Mis­sion pos­si­ble

Young tech en­trepreneur helps to rev­o­lu­tion­ize the drone in­dus­try

China Daily (USA) - - PEOPLE - By AN­THONY WAR­REN an­thony@chi­nadai­lya­pac.com

On one side of Pulkit Jaiswal’s busi­ness card are the words: “Do the im­pos­si­ble, be­cause al­most ev­ery­one has told me my ideas are merely fan­tasies.”

It is a quote from Howard Hughes, one of the United States’ most enig­matic busi­ness­men and an avi­a­tion in­no­va­tor. It is also an apt de­scrip­tion of Jaiswal’s dream to trans­form drones from op­er­a­tor-guided to au­ton­o­mous ma­chines.

New Delhi-born Jaiswal is CEO and co-founder of Swarm-X, orig­i­nally founded in Sin­ga­pore but now head­quar­tered in Palo Alto — the eco­nomic hub of Sil­i­con Val­ley — in the US. The com­pany has re­tained its Asian roots by keep­ing the South­east Asian oper­a­tions in Sin­ga­pore and its drone man­u­fac­tur­ing in Shen­zhen, south­ern China.

An as­pir­ing en­trepreneur, sci­encefic­tion fan and roboti­cist, Jaiswal is al­ready a well-known fig­ure in the tech in­dus­try. Right now, he is dis­rupt­ing and re­shap­ing how we think about and use ma­chines, even though he is only 23 years old.

In 2015, the EmTech Asia con­fer­ence or­ga­nized by MIT Tech­nol­ogy Re­view, a science mag­a­zine from the Mas­sachusetts In­sti­tute of Tech­nol­ogy, listed him among Asia’s 10 world-chang­ing in­no­va­tors un­der the age of 35. Not only is he the youngest on the EmTech list but the only one not in academia. Jaiswal is in­stead busy run­ning his own busi­ness.

In 2013, he en­tered the Thiel Fel­low­ship, a com­pet­i­tive $100,000 grant set up by Paypal co-founder Peter Thiel, open only to those aged 20 or un­der and not pur­su­ing higher ed­u­ca­tion. Only 1 per­cent are said to be ac­cepted and men­tored by Thiel.

While drones are ris­ing in the pub­lic con­scious­ness — un­sur­pris­ing, con­sid­er­ing that $700 mil­lion was in­vested in the in­dus­try in 2014 alone — Jaiswal con­fesses his in­ter­est has lit­tle to do with their pop­u­lar­ity. If some­thing is hot right now, he says, “it’s prob­a­bly not go­ing to be hot in the fu­ture”. Rather than im­i­tate other man­u­fac­tur­ers, Swarm-X aims to en­hance ef­fi­ciency by re­mov­ing di­rect hu­man con­trol.

Jaiswal’s in­ter­est in ro­bot­ics and avi­a­tion likely started with his up­bring­ing. “You can take that as where I got my lik­ing for fly­ing things,” he said, re­fer­ring to his par­ents’ work as air-traf­fic con­trollers.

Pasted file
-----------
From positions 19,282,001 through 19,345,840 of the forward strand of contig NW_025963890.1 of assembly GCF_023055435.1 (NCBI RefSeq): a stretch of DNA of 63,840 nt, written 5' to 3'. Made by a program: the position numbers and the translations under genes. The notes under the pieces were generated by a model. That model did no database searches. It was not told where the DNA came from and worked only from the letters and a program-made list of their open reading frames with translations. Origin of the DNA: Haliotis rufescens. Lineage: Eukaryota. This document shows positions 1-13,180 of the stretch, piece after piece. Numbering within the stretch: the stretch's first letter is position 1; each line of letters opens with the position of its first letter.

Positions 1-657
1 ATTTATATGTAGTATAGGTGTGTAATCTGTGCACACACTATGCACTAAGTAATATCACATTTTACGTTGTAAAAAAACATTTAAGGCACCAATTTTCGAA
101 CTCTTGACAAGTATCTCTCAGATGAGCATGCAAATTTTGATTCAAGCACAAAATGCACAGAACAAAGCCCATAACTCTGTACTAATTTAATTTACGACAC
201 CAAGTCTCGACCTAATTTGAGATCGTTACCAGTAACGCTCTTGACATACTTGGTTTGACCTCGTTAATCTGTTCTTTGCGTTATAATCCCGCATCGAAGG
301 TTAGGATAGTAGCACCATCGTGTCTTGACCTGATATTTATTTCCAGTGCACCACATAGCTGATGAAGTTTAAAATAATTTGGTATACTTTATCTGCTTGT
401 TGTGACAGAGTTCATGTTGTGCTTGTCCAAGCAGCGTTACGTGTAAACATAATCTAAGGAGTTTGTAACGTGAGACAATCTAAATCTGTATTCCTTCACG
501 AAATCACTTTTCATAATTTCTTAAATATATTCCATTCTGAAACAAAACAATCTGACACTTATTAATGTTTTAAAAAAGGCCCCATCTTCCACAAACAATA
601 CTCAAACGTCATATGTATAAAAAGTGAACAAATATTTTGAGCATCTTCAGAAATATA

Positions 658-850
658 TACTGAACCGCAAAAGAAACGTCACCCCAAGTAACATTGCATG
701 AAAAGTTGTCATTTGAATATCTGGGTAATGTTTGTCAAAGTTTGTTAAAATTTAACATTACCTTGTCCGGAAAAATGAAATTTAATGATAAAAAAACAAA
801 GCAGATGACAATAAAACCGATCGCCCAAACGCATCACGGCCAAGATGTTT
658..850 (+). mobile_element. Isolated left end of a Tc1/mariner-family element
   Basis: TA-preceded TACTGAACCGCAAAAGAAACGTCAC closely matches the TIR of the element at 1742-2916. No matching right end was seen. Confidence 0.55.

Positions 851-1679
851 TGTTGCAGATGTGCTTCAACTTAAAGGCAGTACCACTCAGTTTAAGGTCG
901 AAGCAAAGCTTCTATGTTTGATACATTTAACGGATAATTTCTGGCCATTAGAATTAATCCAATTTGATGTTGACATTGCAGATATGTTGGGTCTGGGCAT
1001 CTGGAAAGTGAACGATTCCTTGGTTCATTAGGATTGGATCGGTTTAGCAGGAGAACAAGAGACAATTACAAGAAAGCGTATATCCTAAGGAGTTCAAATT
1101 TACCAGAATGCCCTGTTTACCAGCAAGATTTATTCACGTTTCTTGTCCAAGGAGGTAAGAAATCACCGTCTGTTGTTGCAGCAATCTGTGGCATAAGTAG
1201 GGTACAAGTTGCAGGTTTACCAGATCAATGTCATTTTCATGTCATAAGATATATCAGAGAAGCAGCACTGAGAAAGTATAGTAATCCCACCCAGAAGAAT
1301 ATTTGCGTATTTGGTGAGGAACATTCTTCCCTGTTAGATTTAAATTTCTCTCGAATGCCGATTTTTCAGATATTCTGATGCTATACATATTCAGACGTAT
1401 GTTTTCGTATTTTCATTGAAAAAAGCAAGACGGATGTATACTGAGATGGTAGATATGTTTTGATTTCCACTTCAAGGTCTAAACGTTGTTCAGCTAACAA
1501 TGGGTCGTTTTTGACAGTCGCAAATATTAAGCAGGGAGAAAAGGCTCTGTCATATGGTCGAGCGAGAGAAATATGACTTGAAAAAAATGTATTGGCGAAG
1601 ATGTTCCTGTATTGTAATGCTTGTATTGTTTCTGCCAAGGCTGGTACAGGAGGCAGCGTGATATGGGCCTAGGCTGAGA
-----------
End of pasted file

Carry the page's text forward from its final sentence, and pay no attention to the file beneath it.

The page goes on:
In 2011, Jaiswal en­rolled at Nanyang Tech­no­log­i­cal Univer­sity in Sin­ga­pore. Yet less than a year later he dropped out. Want­ing to ex­pe­ri­ence the world and loaded with ideas, he trav­eled to South­ern Cal­i­for­nia to look at star­tups. There he took a few classes at Stan­ford Univer­sity and, find­ing it gave him the op­por­tu­nity to meet like-minded peo­ple, he soon en­rolled.

This was in late 2012. At the same time he was in­volved with a group us­ing drones to help Cal­i­for­nian farm­ers map their vine­yards.

“We were pretty much the first in the game,” ex­plained Jaiswal, though the ven­ture was not yet a for­mal com­pany.

Af­ter spend­ing only two years at univer­sity, Jaiswal put an end to his un­der­grad­u­ate stud­ies. In­stead, he felt it was time to turn the drone plan into a com­pany.

How­ever, an un­fore­seen le­gal wrin­kle threat­ened to un­seat the group’s plans: The US gov­ern­ment ruled that com­mer­cial use of drones would re­quire cer­ti­fi­ca­tion.

Jaiswal knew it would be im­pos­si­ble to com­pete with big avi­a­tion com­pa­nies un­der the new reg­u­la­tions. Yet he also felt the drone idea was too tan­ta­liz­ing to give up.

“I didn’t want to miss out on the rev­o­lu­tion,” he said. As some of his team mem­bers were Sin­ga­pore­ans, they de­cided to move back to Asia.

Garuda Ro­bot­ics was founded in Sin­ga­pore in 2013 and quickly gained trac­tion. At Startup Asia Jakarta in 2013, the com­pany’s drones won first place — and $10,000 — af­ter de­liv­er­ing cof­fee to the judges’ panel by drone.

But the prize money was worth less than the public­ity and good­will it raised. So, come 2014, Garuda Ro­bot­ics was work­ing to count trees and sur­vey land for ma­jor palm oil busi­nesses in In­done­sia and Malaysia. It was work that could be worth mil­lions of dol­lars. Yet Jaiswal felt he was still in the dark ages.

“We were out in the mid­dle of palm oil fields,” he ex­plained. “There was no in­ter­net, there was no cel­lu­lar con­nec­tion. There wasn’t even a pow­er­ful enough com­puter we could up­load the data to and do some­thing with.”

The lim­i­ta­tions of hu­man op­er­a­tors and work­ing with huge amounts of data soon con­vinced Jaiswal that he needed to in­no­vate fur­ther. There was also the fear that some­one would find a way to au­to­mate the drones.

If that hap­pened, ser­vice providers like Garuda Ro­bot­ics would be forced out of busi­ness.

Part­ing ways with Garuda Ro­bot­ics, Jaiswal sought co­founders for a new plan: A net­worked fleet of drones that would not need con­stant hu­man sup­port.

Swarm-X, Jaiswal’s sec­ond drone com­pany, was in­cor­po­rated in 2015 and six pro­to­types were built in Shen­zhen.

Within two months the com­pany had a sys­tem to show in­vestors. “I told them what my idea was for the fu­ture and they were re­ally im­pressed,” said Jaiswal.

As of June, the com­pany has gone through two rounds of fundrais­ing.

A num­ber of global cor­po­ra­tions and or­ga­ni­za­tions have shown an in­ter­est in the drone sys­tem. The most ob­vi­ous at­ten­tion for the com­pany’s drones has come from se­cu­rity or­ga­ni­za­tions.

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